Settling into a rhythm, I reflected on the wonderful influence our friend Steve Neary had had on everyone he met. His infectious smile, adventurous spirit and commitment to the sport made him a cornerstone of the growing trail running community in New Zealand. I counted myself lucky to have known him, one of those rare gems who always leaves a place brighter than it was before.
At that point, I reached a section of the course where several groups of hardy backpackers slowly made their way toward the nearest shelter. A few of them cheered me on and called out “good running!,” and it made me smile. I was feeling really good and the cheers after so many hours of solo running were a welcome boost. I tried to enjoy it because I knew the pain would catch up to me eventually.
And catch me it did. At the 60km mark, it hit me like a cold hard wave. I peeked at my watch for the first time in a long time and saw that it was just after 2:40 p.m. My ideal day had me finishing around 3:30, and doing so would earn me the new woman’s FKT for Queen Charlotte (the previous record was 9 hours 15 minutes, set by Jean Beaumont). I hadn’t considered pushing for it until then because the trail conditions were so bad I thought it would be very slow going all day. But I found myself at the Te Mahia Saddle and Mistletoe Bay much sooner than expected.
Every part of my being wanted to slow it down, walk the climbs, and have a snack. But another part of me said “You’re so close you have to go for it. Don’t think, just go. Do what you do.” So I steered myself directly into the pain and picked up the pace, grinding out the climbs that normally would have felt like a nothingburger, and leaning into descents that made my feet scream, “you bitch!”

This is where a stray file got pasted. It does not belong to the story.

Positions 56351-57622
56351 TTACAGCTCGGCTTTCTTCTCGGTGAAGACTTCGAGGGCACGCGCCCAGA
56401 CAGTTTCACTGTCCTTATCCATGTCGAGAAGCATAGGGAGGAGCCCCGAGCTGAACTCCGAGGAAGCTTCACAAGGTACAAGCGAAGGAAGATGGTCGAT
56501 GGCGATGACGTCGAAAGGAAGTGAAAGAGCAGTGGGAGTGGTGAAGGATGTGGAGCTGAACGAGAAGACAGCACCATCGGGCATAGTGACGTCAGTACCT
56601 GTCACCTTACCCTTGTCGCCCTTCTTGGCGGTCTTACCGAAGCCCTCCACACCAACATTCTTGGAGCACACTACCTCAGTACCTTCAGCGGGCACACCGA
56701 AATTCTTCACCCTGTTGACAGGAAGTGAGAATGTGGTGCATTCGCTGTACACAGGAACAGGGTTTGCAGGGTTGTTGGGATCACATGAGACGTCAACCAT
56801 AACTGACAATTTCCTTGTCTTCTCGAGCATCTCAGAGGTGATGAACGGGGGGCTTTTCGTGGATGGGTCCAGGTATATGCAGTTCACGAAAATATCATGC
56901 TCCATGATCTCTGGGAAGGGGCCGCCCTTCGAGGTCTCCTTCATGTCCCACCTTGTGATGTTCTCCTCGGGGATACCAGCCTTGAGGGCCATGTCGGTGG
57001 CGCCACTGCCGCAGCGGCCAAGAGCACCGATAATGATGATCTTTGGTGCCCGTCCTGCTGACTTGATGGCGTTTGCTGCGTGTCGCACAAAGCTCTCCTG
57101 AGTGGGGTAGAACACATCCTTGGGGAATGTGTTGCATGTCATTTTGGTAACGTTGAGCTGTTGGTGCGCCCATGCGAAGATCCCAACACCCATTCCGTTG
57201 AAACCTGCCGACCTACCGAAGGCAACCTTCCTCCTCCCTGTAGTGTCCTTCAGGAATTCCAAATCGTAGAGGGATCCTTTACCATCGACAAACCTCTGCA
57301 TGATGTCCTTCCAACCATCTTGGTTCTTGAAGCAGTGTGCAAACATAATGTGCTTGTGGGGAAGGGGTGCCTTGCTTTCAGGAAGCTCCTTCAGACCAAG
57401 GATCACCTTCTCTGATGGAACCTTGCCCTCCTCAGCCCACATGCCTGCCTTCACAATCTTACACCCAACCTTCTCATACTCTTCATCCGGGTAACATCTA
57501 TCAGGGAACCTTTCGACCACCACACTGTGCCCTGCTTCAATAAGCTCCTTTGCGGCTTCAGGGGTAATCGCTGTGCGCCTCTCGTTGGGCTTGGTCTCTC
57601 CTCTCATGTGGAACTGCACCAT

The pressure to keep up a more uncomfortable pace made me really really cranky, and I was dangerously hangry, as I’d just run out of food. But somehow I found a quiet corner of my mind, a place where I didn’t have to think, react or do anything at all except move forward. Sure enough, the miles melted by. When I reached a summit viewpoint that I knew was about 5km from the finish, I belted out an involuntarily and slightly scary sounding “fuck yeah!” and started hammering toward Anakiwa.
I finished at 3:35 p.m. I joined the four guys who had finished ahead of me – Roger, the Ben’s and Ian – in the small wooden shelter at Anakiwa. We shivered in our wet clothes, tried to stretch, and shared war stories of the day. Ben tried unsuccessfully to rustle up a ride back to Picton with any of the many tourists milling around the trail head. We were a soggy bunch, shivering, covered in mud and probably not the freshest smelling. I wasn’t surprised that none of the tourists were jumping at the chance to invite five muddy, crazy-eyed runners on board their clean, dry camper-vans.
Thankfully Ben Kepes’ legend-of-a-partner Viv offered to shuttle us back to our cars at Picton. So after a hot cup of coffee and bite to eat, I left the Queen Charlotte Track as unceremoniously as I had greeted her, but with a newfound love and respect for her lush native forests, skyline ridges, secluded coves, and restorative beauty.
The final few kilometres of an ultramarathon always hurt. A lot. Queen Charlotte was no exception, but for the first time in a long time, I felt stronger than the pain and was able to steer my mind toward what I love. Epic days on long trails with likeminded nutters. The overflowing satisfaction of crossing a hard-earned finish line. The tireless adventurous spirit of our community that breathes light and life into the day-to-day. My family, my friends and the wild ride we share.